Hibachi? 火鉢? Mottainai? もったいない?

During my Language Salon gathering last night, a couple of words came up that were discussed. There are various English terms and Japanese terms that don’t possess a direct translation or how certain words may mean something else. There are plenty of cases of that in every bloody language. Sure, there were plenty of cuss words we briefly discussed, but the two words I’d like to share with you are the words, “Hibachi” and “Mottainai“.

First off, I’m not sure if it’s used else where in the world, but in the area where I grew up in Canada, the word hibachi was quite common. Nothing exotic about it. It was simply just a word. And you’d only ue it, when you were talking about one. Sure, we had our BBQs (Barbecue) but if you owned a small one, where the grill and charcoal holding container wasn’t supported on a high stand, it was a hibachi set. When using a BBQ, you stand, and if you were using a hibachi set, it was eiter placed on the ground, or placed on the picnic table, and you sat by it. Hibachi sets are much cheaper to own since in N. America one tends to buy a BBQ set that is operated with Propane and other flammable liquids. In Japan, you can find cheap hibachi sets for less than 2000yen (18US)

But in Japan, the word hibachi conjures up a totally different image. The word hibachi is said to be introduced to the English language in 1863, from the Japanese word hibachi, which literally means “firepot,” from hi “fire” + bachi “bowl, pot. In Japan, a hibachi is more known as a traditional heating device. Usually a cylindrcal or box shaped container that contains ash and slow burning coal is placed inside to burn. Some people would simply use it to heat their homes (before modern heating, stoves) and some would stick a kettle on top to also boil some water to put moisture in the air or to simply have hot water. With a small grill, fish or rice cakes could also be grilled. But all in all, it’s meant to be used as a means of keeping yourself warm. A pair of chopsticks stuck in the hibachi so that you can move the coals around. And when traditionally using a hibachi, you would only put in a handful of coals. Never a full bowl. Since that would simply be being spoiled.

In North America, hibachi-style is also recognized as Teppanyaki-style (鉄板焼き). Which is seen more outside of Japan, than within Japan.  Teppanyaki is the one where there’s a large metal table that’s heated and a chef comes along to cook and also entertain you at the same time. Sometimes, showing off his/her knife skills, slicing and dicing the meat in front of you, juggling utencils and other stuff.

So, quite the difference when it comes to the definition of a hibachi doesn’t it?

And now for the second word. Mottainai “もったいない”. In the Japanese language, the word mottainai directly translated means “wasteful”. It can also be used as a sentence on its own, then meaning more towards the line of “What a waste”. And currently this Japanese word is now being used as the catchphrase by the 2004 Nobel Peace Prize, Wangari Maathai. But, the meaning/the content of what it represents has been slightly altered to assist her needs. First off, if you don’t know yet, Wangari Maathai is a Kenyan environment and political activist, and is also the founder of the GBMI (Green Belt Movement International). And for those people who don’t know of the GBMI, it all started as a grassroots non-governmental organization (NGO) with the idea of planting trees in Kenya. Through planting trees, the roots of the trees can help combat the ever growing desertification, floods (by absorbing water, and creating soil) and also address other issues of rights such as education, womens’s rights, access to water, family planning and safe sex.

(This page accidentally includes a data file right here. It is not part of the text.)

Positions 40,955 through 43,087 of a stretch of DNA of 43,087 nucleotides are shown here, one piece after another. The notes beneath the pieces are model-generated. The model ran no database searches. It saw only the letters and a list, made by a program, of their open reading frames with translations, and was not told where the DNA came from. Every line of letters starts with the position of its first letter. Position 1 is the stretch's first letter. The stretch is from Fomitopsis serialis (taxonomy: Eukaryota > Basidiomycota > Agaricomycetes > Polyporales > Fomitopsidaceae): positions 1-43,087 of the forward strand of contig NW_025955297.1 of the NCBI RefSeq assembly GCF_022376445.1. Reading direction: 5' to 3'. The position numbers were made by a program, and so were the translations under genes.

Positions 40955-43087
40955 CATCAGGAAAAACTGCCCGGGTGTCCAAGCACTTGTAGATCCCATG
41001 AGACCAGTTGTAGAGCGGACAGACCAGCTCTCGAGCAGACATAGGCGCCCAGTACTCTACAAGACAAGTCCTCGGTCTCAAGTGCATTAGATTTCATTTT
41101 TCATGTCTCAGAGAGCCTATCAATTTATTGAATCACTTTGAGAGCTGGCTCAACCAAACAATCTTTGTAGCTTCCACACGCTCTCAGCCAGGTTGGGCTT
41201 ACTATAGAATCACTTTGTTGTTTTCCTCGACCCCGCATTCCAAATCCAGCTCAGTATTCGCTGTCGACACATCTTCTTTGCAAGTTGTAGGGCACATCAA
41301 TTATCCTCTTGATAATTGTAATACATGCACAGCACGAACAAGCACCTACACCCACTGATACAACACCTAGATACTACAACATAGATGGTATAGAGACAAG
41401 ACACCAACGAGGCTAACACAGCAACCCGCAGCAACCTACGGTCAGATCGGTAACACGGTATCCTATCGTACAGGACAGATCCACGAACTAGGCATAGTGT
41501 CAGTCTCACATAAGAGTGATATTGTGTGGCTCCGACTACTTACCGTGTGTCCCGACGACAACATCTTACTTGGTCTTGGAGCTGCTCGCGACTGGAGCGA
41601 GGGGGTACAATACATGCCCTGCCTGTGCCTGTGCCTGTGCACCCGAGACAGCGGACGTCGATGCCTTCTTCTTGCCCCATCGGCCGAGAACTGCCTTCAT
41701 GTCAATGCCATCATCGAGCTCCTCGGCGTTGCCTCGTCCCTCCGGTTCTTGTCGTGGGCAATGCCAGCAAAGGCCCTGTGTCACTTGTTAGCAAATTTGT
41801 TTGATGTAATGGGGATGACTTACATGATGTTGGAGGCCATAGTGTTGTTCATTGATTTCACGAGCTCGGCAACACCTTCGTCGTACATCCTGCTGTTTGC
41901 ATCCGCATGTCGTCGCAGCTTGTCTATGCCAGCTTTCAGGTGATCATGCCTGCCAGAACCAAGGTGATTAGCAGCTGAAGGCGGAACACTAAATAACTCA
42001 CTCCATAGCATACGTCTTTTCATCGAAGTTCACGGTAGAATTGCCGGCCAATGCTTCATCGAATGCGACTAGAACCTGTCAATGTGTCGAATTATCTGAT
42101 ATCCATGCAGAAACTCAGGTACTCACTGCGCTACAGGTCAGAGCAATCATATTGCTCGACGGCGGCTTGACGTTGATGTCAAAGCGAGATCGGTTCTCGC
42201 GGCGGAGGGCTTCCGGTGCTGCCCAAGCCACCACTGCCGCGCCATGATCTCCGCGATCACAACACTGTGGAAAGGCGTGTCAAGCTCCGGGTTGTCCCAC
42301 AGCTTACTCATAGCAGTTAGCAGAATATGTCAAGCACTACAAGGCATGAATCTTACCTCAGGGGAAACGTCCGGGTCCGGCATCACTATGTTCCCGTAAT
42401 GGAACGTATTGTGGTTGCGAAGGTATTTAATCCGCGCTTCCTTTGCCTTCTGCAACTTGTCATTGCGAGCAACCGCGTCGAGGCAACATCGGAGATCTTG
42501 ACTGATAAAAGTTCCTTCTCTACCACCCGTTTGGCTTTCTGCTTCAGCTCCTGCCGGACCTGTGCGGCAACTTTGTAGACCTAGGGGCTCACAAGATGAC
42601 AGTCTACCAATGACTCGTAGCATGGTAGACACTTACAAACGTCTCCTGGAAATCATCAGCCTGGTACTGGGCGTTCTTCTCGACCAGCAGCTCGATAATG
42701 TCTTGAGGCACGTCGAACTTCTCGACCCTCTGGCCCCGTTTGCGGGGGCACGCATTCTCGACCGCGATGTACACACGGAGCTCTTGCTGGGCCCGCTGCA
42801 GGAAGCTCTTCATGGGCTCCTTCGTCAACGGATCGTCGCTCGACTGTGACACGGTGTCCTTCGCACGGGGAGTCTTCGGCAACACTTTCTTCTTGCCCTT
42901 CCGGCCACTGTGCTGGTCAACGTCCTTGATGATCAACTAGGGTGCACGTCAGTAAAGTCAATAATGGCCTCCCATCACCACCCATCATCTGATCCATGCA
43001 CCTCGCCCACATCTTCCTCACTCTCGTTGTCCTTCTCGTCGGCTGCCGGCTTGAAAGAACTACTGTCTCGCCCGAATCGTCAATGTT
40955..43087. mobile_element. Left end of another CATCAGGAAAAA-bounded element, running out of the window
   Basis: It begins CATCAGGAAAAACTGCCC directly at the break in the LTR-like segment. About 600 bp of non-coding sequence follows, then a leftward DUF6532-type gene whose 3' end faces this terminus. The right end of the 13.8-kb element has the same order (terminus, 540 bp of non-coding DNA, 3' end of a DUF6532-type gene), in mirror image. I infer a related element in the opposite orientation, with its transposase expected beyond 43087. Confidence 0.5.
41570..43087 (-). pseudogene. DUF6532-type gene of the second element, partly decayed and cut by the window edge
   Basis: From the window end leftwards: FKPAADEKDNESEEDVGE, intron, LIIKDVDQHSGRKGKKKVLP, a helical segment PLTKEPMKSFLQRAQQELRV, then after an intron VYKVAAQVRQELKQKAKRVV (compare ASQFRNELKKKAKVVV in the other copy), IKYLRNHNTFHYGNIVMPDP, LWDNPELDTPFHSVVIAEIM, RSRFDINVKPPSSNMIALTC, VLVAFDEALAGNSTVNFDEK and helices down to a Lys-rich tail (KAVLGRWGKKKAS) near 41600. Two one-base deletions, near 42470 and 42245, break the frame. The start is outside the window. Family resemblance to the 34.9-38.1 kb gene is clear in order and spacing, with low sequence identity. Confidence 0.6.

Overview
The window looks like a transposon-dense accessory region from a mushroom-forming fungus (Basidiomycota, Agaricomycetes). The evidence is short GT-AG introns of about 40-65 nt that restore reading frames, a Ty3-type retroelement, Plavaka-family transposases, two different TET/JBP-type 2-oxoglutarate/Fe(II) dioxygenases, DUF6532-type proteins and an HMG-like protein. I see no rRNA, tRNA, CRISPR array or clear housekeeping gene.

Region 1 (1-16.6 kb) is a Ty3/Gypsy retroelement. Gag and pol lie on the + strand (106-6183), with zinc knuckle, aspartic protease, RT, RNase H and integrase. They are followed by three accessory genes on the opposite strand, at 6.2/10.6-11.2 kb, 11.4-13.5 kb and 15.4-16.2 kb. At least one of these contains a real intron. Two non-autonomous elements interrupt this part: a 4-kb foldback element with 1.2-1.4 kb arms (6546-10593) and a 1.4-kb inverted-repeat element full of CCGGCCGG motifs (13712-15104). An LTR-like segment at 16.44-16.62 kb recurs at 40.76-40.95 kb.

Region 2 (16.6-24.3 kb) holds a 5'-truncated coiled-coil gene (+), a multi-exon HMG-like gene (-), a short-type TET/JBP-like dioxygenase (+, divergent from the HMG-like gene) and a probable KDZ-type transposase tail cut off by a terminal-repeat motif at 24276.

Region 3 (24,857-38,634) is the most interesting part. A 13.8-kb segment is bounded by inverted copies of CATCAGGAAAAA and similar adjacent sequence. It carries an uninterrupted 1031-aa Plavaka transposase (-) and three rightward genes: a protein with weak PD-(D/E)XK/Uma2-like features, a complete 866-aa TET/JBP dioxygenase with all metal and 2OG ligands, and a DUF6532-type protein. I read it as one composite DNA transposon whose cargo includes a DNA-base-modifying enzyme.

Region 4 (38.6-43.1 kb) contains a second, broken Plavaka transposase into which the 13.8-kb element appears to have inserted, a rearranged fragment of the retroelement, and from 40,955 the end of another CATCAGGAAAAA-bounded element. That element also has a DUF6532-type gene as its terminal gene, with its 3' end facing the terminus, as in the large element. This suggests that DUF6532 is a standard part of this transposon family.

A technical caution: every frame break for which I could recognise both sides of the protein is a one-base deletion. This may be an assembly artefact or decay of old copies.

Anyways, Wangari Maathai is utilizing the Japanese word Mottainai to represent the Four R’s. Yeah, that’s right. It’s no longer the three R’s in which so many people have been taught. Reduce, Reuse, Recycle, and finally Repair. Though, one can easily argue that Repairing is the same as Reusing. Nevertheless, it’s all useful to keep in mind. Mottainai: The Four R’s (Reduce, Reuse, Recycle, …and Repair) Many of the local Japanese couldn’t believe me when I stated that there are people in Germany, Ireland, Netherlands, the UK and others that now utilize the word mottainai as part of their vocabulary. I hope that the people who attend my evening gatherings will now feel some pride that a word from their native language is now starting to be used all over the world to represent a worthy cause.

And now, I hope that some Japanese people have learnt a lesson from a word from their own vocabulary.
the amount of disposable items you can purchase in Japan.
Reuse, those working electronics instead of constantly buying new items. (Though, there are many more second-hands shops in Japan since I was last here 9 years ago) Recycle, as much as you can. And fortunately, I find that there’s much recycling here in Japan, but I must admit that there would be less need to recycle if they simply just reduced using soo many disposable products.
and finally,
Repair, things that are broken instead of buying the flashy brand new stuff. Everybody here is so into the new New NEW.